Thus, according to the hospital, since res judicata bars every matter that might have been raised or determined in the first action, plaintiffs' apparent agency claims were barred.

¶ 5 The trial court denied the hospital's motion to dismiss but granted its motion for an order certifying the following question of law under Rule 308:

"Are actual agency and apparent agency separate claims for purposes of the res judicata doctrine and the prohibition against claim-splitting set forth by the Supreme Court in Hudson v. City of Chicago, 228 Ill. 2d 462 (2008) and Rein v. David A. Noyes & Co., 172 Ill. 2d 325 (1996), so that a summary judgment entered on the actual agency claims in plaintiff's initial suit bars plaintiff's apparent agency claims in this refiled suit, even in the face of a ruling that there is a question of fact as to the apparent agency claims?"

¶ 6 The appellate court answered the certified question in the affirmative, holding that actual agency and apparent agency are separate claims subject to the bar of res judicata and the prohibition against claim-splitting. In doing so, the appellate court followed Rein and Hudson and an appellate decision, Williams v. Ingalls Memorial Hospital, 408 Ill. App. 3d 360 (2011). The appellate court here rejected plaintiffs' argument that they had only a single claim for negligence based upon vicarious liability that was supported in different ways by allegations of actual agency and apparent agency. It also rejected their argument that the trial court's determination that as a matter of law, the doctors were not the actual agents of the hospital, did not affect the unitary nature of the negligence claim. 2011 IL App (2d) 110085-U.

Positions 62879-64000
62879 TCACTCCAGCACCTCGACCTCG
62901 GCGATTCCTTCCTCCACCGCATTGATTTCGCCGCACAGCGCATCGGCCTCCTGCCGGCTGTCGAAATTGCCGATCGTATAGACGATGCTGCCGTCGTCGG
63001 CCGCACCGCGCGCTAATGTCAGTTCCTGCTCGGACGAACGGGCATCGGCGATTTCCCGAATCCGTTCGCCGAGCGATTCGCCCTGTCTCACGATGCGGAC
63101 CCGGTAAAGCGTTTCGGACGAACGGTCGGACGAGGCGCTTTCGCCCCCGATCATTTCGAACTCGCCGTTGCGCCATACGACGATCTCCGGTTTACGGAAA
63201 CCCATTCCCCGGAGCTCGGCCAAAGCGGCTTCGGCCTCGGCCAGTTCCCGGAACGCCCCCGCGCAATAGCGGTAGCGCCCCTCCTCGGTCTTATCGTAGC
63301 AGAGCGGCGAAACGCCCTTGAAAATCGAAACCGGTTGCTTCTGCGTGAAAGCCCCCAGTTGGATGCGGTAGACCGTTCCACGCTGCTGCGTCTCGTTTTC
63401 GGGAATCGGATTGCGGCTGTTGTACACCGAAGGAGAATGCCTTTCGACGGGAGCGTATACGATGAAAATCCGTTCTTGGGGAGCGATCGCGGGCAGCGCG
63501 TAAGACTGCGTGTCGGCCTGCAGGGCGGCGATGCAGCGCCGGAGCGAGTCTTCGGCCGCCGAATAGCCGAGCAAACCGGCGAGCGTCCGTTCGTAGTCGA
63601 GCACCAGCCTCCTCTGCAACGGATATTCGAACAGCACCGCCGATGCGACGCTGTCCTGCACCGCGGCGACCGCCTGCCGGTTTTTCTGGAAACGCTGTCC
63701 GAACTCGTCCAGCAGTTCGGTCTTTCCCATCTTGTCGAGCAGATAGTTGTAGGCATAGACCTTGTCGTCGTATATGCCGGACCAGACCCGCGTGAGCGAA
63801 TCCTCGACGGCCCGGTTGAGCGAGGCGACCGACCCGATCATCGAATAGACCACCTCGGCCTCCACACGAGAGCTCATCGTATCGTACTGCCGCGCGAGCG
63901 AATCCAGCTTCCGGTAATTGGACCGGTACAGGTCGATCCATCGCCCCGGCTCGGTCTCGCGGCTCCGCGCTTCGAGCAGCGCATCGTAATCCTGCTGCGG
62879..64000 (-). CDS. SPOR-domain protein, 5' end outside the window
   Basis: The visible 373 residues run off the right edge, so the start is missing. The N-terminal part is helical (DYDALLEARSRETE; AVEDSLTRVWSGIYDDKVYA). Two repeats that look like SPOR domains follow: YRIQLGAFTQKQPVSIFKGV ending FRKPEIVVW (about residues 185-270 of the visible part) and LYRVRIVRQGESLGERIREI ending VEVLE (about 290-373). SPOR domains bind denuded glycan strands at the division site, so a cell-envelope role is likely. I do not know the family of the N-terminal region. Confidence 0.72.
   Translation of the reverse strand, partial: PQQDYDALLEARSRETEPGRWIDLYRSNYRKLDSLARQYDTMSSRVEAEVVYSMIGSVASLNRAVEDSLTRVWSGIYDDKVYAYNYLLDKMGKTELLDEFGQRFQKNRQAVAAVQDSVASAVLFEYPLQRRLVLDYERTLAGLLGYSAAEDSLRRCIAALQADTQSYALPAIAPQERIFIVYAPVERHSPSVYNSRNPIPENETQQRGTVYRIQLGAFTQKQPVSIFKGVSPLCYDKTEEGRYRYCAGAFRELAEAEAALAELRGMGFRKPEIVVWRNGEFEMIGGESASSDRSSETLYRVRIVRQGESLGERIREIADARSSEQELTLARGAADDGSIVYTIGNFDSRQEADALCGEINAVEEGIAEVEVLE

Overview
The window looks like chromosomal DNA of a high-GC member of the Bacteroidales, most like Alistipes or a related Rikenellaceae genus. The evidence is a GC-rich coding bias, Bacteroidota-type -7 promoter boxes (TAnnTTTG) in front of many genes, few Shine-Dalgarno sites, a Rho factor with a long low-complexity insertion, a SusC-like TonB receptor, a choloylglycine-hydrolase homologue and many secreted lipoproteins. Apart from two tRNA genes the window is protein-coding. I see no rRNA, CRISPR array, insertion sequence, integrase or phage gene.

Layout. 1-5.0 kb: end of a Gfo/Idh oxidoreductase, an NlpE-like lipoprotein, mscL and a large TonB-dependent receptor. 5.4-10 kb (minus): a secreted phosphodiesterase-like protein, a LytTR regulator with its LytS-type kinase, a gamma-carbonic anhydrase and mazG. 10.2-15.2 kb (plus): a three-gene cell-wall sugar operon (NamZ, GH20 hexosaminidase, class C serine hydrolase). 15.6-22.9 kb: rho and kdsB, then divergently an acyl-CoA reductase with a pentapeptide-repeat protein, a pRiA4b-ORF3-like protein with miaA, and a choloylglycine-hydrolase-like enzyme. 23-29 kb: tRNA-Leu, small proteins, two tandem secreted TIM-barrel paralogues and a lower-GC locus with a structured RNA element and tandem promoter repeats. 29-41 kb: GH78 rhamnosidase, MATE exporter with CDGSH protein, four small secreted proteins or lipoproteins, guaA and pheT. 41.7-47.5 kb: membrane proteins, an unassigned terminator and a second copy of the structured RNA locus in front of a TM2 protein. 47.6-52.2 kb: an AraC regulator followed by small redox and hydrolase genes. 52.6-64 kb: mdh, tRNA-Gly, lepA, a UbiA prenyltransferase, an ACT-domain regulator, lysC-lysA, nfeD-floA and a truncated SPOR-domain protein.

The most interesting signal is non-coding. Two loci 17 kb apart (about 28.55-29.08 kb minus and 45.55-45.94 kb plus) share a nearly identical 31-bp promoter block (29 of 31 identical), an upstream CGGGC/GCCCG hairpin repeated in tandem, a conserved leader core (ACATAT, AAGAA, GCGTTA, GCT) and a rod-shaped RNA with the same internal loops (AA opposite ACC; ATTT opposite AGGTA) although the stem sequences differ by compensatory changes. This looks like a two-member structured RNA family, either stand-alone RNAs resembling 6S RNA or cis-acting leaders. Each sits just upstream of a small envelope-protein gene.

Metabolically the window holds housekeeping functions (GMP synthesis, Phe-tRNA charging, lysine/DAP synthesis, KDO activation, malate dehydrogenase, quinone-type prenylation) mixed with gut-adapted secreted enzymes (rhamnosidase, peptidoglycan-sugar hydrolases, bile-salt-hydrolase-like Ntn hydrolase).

¶ 7 ANALYSIS

¶ 8 A certified question under Rule 308 presents a question of law, which we review de novo. Solon v. Midwest Medical Records Ass'n, 236 Ill. 2d 433, 439 (2010).

ΒΆ 9 The issue before us is whether res judicata and the prohibition against claim-splitting bar plaintiffs' refiled action due to the trial court's order granting partial summary judgment in the first action on plaintiffs' allegation that the defendant doctors were actual agents of the hospital. The doctrine of res judicata provides that a final judgment on the merits rendered by a court of competent jurisdiction acts as an absolute bar to a subsequent action between the same parties or their privies involving the same claim, demand, or cause of action. The bar extends not only to all matters that were actually decided but also to those matters that could have been decided in the prior action. Nowak v. St. Rita High School, 197 Ill. 2d 381, 389 (2001); River Park, Inc. v. City of Highland Park, 184 Ill. 2d 290, 302 (1998). Three requirements must be met for res ...